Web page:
Saturday, August 27, 2016

For the grazier, winter means dealing with cold temperatures, wind chill, freezing rain and mud. These weather conditions can negatively impact livestock performance and increase the energy requirement of the animal.

Change, no matter how uncomfortable, sometimes causes us to look at our operation and discover that there are more ways to do things than we believed possible.

Livestock graziers, now is a good time to finish what is left in your hay fields and then utilize forage in stockpiled areas.

For many years, OSU Extension has been conducting one- to five-day grazing schools throughout Ohio. In many cases OSU Extension, USDA/NRCS and local SWCD...

Infected fescue is insect, disease and drought resistant. It is also a nitrogen scavenger. This gives it an advantage over other forages, especially on poor soils.

The wet spring and early summer weather has led to many questions regarding hay quality and the factors beef producers should consider when planning their cow wintering programs.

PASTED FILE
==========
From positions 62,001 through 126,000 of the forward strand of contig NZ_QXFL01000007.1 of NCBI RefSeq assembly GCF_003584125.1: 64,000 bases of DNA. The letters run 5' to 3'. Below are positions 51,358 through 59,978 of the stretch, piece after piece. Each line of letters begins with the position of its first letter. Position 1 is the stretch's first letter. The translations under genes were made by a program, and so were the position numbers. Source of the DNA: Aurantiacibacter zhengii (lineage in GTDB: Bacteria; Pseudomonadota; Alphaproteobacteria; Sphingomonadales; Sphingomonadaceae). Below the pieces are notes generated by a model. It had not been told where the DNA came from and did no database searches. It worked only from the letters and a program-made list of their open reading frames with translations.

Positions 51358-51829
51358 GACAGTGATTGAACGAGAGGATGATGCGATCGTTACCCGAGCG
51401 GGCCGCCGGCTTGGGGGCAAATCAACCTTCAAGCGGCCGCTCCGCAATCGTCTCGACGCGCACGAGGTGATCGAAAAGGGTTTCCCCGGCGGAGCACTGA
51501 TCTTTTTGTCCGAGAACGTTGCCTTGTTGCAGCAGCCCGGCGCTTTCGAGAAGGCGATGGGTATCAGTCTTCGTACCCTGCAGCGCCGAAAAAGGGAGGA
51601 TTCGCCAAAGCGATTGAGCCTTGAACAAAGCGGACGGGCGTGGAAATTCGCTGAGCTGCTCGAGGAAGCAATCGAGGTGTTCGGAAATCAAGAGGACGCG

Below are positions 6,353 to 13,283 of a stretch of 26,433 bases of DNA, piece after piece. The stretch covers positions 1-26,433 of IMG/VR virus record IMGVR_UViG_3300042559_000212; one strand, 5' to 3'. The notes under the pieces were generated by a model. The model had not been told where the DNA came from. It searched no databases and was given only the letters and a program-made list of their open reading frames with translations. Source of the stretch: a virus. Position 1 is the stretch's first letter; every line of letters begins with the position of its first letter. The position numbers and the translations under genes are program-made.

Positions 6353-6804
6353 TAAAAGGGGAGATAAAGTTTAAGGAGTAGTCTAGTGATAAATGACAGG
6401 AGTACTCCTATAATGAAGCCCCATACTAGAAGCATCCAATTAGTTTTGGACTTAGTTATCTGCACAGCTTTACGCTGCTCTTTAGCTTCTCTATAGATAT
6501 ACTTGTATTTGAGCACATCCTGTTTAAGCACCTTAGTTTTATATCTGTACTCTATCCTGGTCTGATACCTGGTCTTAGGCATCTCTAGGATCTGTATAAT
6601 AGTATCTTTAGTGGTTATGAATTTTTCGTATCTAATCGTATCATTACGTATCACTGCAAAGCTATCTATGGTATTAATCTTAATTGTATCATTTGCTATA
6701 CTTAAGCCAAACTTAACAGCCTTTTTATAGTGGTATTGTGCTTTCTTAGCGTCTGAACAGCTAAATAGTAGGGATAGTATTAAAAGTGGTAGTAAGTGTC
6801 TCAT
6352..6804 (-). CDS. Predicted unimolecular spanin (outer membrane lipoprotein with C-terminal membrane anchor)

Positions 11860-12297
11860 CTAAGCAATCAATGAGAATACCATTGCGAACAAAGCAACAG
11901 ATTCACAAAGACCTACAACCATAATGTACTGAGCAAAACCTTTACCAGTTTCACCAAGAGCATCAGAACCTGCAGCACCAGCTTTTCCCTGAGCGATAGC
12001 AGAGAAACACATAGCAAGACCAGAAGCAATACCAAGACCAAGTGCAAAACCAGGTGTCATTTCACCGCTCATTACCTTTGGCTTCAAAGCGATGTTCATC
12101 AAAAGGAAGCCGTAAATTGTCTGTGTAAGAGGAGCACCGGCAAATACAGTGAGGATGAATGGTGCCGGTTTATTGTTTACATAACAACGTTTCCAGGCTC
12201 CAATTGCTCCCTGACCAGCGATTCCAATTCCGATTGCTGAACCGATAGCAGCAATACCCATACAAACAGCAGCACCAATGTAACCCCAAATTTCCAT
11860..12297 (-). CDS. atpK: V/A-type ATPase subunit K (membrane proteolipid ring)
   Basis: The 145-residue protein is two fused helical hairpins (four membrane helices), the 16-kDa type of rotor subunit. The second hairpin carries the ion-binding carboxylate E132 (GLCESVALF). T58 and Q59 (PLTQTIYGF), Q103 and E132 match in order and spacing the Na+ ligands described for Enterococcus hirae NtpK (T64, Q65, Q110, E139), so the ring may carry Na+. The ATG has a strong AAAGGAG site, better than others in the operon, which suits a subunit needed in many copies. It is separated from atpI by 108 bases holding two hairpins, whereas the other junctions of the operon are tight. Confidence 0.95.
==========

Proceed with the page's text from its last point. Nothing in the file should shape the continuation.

After our county fair in August, Athens County hosted the Ohio Forage and Grasslands Council Beef Grazing Tour. One of the discussions during the tour centered on some patches of johnsongrass in a stockpiled field of fescue.

Proper soil nutrients are required for forage plants to maximize growth. Data indicates our forage plants use 20+ elements to live and grow. All...

Frequent rain has delayed first cutting hay harvest this spring. Unfortunately, delayed hay harvest has a direct negative impact on the value of forages. So how did the forage change?

here are several ways to supplement and extend the existing hay for the winter season.
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